Back in 2009 and 2010, staff at Millennium Library had a different name for the summer months: we jokingly called it “Jackhammer season.” The laborious deconstruction of the 37-year old Centennial Library park necessitated a couple of years’ worth of *painstakingly* precise jackhammering so that the roof of the underground parkade could be repaired. We gamely and happily lived with the noise, though, because we knew the end result would be worth it: a shiny new park with improved sightlines, better lighting, imaginative public art installations and multi-season functionality designed to make the park into a community meeting space.
Now, after several years of anticipation, the wait is up! Although some of it is still under construction, large portions of the Millennium Library park are now completed and open to the public. The water feature that runs along the foot of the four-storey window wall was filled with water last week, just a few days after the installation of several truckloads worth of native marsh grasses which, when full-grown, will make our little park into an urban wetland. According to the landscape architects’ planting plan, the water feature will be home to species of softstem bullrush, water arrum, common cattail, yellow pond lily, blue flag iris, needle spike rush, water sedge, and common reed grass. The water feature is aerated by two chrome windmills, which spin (sometimes idly, sometimes madly) in the wind, pushing bubbles up through the tubes that run the length of the pond. If you’re looking for a zen moment, come down and watch the random patterns of bubbles among the reeds – we all agree it’s better than a lava lamp!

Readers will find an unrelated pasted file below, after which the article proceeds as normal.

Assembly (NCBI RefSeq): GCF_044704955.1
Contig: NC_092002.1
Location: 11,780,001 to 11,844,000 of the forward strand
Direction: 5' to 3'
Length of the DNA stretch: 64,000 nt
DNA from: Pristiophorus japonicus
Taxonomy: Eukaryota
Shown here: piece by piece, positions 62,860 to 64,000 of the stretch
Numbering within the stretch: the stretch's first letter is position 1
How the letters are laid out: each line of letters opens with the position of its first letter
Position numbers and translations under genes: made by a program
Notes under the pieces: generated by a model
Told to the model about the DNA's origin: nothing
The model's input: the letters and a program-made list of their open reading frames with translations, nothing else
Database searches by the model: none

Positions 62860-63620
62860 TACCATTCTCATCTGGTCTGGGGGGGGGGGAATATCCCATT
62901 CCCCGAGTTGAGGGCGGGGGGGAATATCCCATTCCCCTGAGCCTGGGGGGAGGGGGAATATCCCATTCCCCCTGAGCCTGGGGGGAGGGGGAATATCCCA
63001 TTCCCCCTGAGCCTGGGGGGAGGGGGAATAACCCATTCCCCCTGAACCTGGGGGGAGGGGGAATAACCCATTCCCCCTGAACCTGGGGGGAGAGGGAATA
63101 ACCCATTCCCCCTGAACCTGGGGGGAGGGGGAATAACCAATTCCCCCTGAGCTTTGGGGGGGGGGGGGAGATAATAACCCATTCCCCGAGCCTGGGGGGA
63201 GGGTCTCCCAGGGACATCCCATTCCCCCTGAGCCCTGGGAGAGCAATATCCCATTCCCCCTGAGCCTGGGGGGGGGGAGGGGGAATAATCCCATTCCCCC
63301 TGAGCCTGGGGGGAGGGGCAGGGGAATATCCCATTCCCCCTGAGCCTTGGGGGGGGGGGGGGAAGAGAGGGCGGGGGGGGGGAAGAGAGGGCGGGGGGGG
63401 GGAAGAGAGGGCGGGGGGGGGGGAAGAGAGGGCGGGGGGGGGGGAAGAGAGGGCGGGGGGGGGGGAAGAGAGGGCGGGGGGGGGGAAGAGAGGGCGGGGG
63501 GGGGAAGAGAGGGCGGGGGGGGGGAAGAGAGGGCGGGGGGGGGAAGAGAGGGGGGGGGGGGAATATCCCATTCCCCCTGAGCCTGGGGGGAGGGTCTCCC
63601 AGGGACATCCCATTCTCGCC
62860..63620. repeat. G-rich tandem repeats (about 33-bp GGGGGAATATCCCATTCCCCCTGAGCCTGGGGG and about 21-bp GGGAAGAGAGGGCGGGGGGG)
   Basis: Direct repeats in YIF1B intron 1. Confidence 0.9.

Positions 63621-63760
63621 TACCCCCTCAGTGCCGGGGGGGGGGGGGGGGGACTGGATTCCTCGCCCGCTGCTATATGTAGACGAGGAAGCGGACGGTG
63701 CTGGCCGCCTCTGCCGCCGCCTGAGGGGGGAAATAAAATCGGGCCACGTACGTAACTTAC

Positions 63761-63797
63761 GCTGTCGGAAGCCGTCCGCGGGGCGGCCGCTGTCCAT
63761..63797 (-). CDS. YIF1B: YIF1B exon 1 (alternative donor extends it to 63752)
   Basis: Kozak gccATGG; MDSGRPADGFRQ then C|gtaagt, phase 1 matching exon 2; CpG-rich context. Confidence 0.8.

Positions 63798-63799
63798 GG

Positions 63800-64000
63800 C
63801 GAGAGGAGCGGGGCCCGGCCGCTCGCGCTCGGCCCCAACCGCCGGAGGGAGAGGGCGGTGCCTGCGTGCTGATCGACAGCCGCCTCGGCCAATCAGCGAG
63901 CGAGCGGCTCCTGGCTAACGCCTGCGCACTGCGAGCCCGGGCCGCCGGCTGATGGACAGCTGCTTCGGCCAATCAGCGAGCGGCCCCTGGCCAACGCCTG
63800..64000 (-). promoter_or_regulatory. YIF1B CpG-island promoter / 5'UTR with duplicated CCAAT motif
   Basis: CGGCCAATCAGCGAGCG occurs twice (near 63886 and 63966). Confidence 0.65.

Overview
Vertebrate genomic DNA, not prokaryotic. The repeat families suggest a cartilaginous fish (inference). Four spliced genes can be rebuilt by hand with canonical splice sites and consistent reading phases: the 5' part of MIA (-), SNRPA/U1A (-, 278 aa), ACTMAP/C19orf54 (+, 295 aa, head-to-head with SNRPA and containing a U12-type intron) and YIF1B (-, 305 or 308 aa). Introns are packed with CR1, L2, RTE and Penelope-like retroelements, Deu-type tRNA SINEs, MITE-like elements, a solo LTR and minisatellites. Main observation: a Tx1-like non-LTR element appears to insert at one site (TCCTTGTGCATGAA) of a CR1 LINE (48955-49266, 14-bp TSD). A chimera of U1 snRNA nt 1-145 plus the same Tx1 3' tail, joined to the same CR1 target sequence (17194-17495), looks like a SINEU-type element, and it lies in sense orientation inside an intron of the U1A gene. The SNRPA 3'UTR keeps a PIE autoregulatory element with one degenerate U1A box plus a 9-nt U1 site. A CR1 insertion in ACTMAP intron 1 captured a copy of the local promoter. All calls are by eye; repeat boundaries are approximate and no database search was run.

The one thing we were all saddest to see go when the old park came down were the stands of mature trees that lined the edges of the space; they provided gorgeous dappled shade on the hottest days and turned wonderful colours in the fall. The first year after their removal was a shock to the system. But trees do have a lifespan, especially trees that are growing on top of an artificial surface like our parkade roof. And now, with the new park nearing completion, the trees have returned (if perhaps slightly smaller in stature)! Looking at the new saplings that have been planted around the park (specifically, six american elms, three basswoods, nine paper birch and 19 trembling aspen) it’s almost impossible to picture them as full-grown, mature trees. But if you compare the current plantings to photographs of the Centennial Library park around the time it was built, the similarities are amazing!